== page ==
Work continues today on the power system.
I think I've got a working set of code to emulate power needs on a ship, and I'm now in the process of filling-in some content to test it. And since seeing it makes it easier to explain, here's what I have so far:
The above room is a continuation of the air pump simulation from a few days ago. To recap: an air tank (orange cylinder) is to the right of an air pump in the wall, which gathers gas from the room to its left, and pumps it into the tank. The new part are the snaking blue conduits and the battery in the lower right (below the light).
As described yesterday, ship items are going to need power, and to get it they'll request power from points specified in their data. If the thing under that request point has power, it's delivered to the requester, and it runs for one more turn. If not, the requester shuts down until it can have its power needs fulfilled again.
In the example room above, the air pump needs some kWh per "turn," something like 1 kW/h. So when the pump is ready, it checks its nearby points for power input. Assuming one of those points is the tile to the right, we find a conduit, air tank, and floor there. Since the conduit is the right type, it tries to get power from that.
The conduit, however, has no power stored, so it requests power from its nearby points. Since this conduit is an "L" shape, it tries to get power from the tile "south" of it. That, in turn, tries to get power from the conduit to the right, and so on until we reach the battery. Since the battery actually has power stored, it deducts from its charge (if any), and sends a message back up the chain about how much it gave. Assuming we have enough to fulfill the pump's request, the pump triggers another "turn's" worth of action until it makes the next request.
So far, I think this'll work. It'll allow distant power sources to supply components around the ship. It also allows power to reroute around faults in the path, in case one of the conduits is damaged. More importantly, I'm hoping this will be one of the "fun" bits of ship building: planning system layouts, power needs, redundancies, etc. Then, setting the ship loose and watching it succeed, or more likely, fail.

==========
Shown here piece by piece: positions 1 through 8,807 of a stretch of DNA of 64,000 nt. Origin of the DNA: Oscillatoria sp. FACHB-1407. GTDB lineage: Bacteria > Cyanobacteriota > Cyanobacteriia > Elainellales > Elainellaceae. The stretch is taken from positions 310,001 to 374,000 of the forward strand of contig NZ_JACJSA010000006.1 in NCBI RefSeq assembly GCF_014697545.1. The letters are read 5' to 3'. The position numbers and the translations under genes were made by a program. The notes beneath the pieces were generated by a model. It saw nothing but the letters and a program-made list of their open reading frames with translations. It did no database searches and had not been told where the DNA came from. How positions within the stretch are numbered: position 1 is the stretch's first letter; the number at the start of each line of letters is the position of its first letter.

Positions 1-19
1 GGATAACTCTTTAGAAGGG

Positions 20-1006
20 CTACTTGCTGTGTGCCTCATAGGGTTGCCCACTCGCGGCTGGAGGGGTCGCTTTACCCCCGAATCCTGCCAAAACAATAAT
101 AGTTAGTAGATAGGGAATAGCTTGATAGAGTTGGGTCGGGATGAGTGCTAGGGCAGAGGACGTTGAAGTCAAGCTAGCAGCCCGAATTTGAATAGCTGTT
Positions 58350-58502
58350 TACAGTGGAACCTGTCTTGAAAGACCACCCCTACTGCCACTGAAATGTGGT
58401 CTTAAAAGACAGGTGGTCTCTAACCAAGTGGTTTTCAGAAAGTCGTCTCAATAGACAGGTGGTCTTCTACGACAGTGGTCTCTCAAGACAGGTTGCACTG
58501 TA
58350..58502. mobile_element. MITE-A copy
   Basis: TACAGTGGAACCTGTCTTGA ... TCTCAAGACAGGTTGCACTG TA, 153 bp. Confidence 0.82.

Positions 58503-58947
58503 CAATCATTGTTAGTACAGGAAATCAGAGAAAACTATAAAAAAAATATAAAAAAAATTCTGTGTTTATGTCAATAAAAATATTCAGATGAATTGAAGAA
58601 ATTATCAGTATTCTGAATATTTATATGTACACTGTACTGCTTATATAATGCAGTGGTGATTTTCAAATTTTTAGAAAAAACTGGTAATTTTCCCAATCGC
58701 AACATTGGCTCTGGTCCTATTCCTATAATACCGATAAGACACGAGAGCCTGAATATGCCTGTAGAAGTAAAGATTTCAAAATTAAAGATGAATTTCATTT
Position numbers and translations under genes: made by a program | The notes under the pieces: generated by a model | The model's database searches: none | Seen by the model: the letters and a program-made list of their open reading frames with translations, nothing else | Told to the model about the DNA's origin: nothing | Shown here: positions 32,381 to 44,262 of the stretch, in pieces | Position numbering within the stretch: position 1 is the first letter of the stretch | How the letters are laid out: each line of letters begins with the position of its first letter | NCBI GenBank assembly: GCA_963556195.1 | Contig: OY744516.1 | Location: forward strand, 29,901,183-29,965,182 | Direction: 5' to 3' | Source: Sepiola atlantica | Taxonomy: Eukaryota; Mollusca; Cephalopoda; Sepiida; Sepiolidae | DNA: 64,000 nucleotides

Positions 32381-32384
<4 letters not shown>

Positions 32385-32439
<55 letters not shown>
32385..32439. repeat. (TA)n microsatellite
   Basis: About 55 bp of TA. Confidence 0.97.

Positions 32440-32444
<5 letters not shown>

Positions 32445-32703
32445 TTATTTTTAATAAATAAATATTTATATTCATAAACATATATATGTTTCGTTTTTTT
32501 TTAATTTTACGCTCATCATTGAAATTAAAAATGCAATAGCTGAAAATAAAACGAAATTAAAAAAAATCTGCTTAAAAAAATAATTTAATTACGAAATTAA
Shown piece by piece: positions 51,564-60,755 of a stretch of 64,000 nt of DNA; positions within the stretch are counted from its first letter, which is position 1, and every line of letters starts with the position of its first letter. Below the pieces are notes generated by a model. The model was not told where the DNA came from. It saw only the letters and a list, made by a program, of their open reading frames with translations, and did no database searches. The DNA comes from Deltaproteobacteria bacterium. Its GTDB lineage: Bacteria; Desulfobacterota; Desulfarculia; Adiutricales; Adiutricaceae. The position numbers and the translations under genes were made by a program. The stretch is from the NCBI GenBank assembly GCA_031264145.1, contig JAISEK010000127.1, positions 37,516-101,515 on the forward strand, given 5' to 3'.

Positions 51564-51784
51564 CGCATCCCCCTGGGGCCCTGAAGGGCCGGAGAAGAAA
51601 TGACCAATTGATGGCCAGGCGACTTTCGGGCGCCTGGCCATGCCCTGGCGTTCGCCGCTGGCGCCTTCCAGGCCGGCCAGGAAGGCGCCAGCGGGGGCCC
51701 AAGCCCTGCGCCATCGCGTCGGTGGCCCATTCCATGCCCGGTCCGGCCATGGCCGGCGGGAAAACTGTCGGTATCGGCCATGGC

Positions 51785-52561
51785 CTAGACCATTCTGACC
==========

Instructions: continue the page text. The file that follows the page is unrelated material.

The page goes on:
One of the risks of this system is performance. Each power cycle is a series of connection requests, possibly many for complex layouts. And this could eat into performance. However, I'm hoping that by keeping the rate of requests for power limited, it won't kill performance. E.g. if each item on the ship requests power once per second, that shouldn't be too bad. And if power fails on the ship, a 1-second lag time to shut-down of connected equipment won't be unrealistic.
The other, more scary, risk is that this won't be fun. I was reading Tynan Sylvester's AMA today on reddit, and one of the things he discusses is the core of a game's design. He warned against adding complexity to compensate for lack of fun, or not identifying the fun soon enough. He explained that core game concepts should be identifiable as fun early on, and can be reached by trimming out excess fat over and over until there's one irresistible experience.
I'm not sure that I'm doing this very well. I mean, I expect to enjoy this, but it's not enjoyable right now. Heck, there's not much to do besides build. And maybe watch funny AI bugs. It's no more a game than a Lego set. An unfinished, glitchy Lego set.
Then again, I think I'm building towards an experience I already know I like. Namely, Prison Architect or Rimworld within the context of a spaceship. It'll have differences, but a lot of the fun I have in those games is coming up with a new design for a prison/colony, and testing to see how well it works in practice. That's the core experience, and it may be that it cannot exist without a certain minimum number of interacting systems.
Which I guess Tynan also admits in his StarCraft example. One can strip out a lot in SC to reach the core, but the core still has several parts. 4 unit types, AI for the units, a map with resources, and an opponent. I can probably narrow down the number of systems I have to a minimum, and add code to test it with a crew in space. Maybe that should be a "game jam" goal I set for the near future?
Worth serious thought.